A multiplatform strategy for the discovery of conventional monoclonal antibodies that inhibit the voltage-gated potassium channel Kv1.3

MAbs. 2018 May/Jun;10(4):636-650. doi: 10.1080/19420862.2018.1445451. Epub 2018 Apr 2.

Abstract

Identifying monoclonal antibodies that block human voltage-gated ion channels (VGICs) is a challenging endeavor exacerbated by difficulties in producing recombinant ion channel proteins in amounts that support drug discovery programs. We have developed a general strategy to address this challenge by combining high-level expression of recombinant VGICs in Tetrahymena thermophila with immunization of phylogenetically diverse species and unique screening tools that allow deep-mining for antibodies that could potentially bind functionally important regions of the protein. Using this approach, we targeted human Kv1.3, a voltage-gated potassium channel widely recognized as a therapeutic target for the treatment of a variety of T-cell mediated autoimmune diseases. Recombinant Kv1.3 was used to generate and recover 69 full-length anti-Kv1.3 mAbs from immunized chickens and llamas, of which 10 were able to inhibit Kv1.3 current. Select antibodies were shown to be potent (IC50<10 nM) and specific for Kv1.3 over related Kv1 family members, hERG and hNav1.5.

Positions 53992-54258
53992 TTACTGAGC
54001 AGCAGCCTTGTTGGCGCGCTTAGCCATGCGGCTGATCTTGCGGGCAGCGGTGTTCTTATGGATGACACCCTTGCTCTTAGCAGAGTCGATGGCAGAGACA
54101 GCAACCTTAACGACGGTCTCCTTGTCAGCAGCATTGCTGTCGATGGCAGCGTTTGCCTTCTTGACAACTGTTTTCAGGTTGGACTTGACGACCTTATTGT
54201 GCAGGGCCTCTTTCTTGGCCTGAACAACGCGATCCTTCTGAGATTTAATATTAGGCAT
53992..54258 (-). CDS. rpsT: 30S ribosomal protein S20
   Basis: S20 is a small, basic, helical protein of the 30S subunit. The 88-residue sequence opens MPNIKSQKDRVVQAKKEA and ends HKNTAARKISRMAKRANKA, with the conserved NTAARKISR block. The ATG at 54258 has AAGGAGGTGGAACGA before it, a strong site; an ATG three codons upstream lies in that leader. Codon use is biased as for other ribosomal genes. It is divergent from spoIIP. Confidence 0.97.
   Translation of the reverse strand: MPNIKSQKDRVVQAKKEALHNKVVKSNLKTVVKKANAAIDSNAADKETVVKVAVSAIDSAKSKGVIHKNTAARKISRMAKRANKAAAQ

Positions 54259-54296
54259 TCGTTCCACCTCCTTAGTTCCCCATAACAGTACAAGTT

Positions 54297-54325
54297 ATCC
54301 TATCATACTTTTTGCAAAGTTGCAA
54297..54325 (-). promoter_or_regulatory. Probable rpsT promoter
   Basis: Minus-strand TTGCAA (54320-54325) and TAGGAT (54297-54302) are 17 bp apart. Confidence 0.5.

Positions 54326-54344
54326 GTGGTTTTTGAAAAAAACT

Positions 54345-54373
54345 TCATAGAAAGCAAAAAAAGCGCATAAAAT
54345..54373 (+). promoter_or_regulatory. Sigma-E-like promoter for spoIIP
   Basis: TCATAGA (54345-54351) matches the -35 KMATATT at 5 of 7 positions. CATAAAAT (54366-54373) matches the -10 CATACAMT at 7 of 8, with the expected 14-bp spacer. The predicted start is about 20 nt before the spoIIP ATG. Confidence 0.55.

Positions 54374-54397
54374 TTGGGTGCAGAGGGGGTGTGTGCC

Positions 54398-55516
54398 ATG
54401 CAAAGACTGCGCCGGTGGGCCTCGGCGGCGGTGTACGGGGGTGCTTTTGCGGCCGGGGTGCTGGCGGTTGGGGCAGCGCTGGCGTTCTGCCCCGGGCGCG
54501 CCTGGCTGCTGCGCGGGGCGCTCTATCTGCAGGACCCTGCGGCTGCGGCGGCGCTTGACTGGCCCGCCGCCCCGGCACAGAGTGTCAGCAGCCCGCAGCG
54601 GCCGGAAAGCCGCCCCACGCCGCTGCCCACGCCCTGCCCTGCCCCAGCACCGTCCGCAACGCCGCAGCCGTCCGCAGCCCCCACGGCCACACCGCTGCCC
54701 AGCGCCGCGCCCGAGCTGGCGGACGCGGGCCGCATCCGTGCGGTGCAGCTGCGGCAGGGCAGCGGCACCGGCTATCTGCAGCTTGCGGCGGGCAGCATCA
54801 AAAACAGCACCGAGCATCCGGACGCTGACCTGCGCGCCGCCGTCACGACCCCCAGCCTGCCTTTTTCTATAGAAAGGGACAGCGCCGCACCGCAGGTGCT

Keywords: Kv1.3; Tetrahymena; antibody; voltage-gated ion channel.

Publication types

  • Research Support, Non-U.S. Gov't

MeSH terms

  • Animals
  • Antibodies, Monoclonal*
  • Camelids, New World
  • Chickens
  • Drug Discovery / methods*
  • Humans
  • Kv1.3 Potassium Channel / antagonists & inhibitors*
  • Recombinant Proteins
  • Tetrahymena thermophila

Substances

  • Antibodies, Monoclonal
  • Kv1.3 Potassium Channel
  • Recombinant Proteins

Grant support

This work was supported, in part, by the Juvenile Diabetes Research Foundation T1D Fund-PI Paul Colussi, PhD, pcolussi@tetragenetics.com.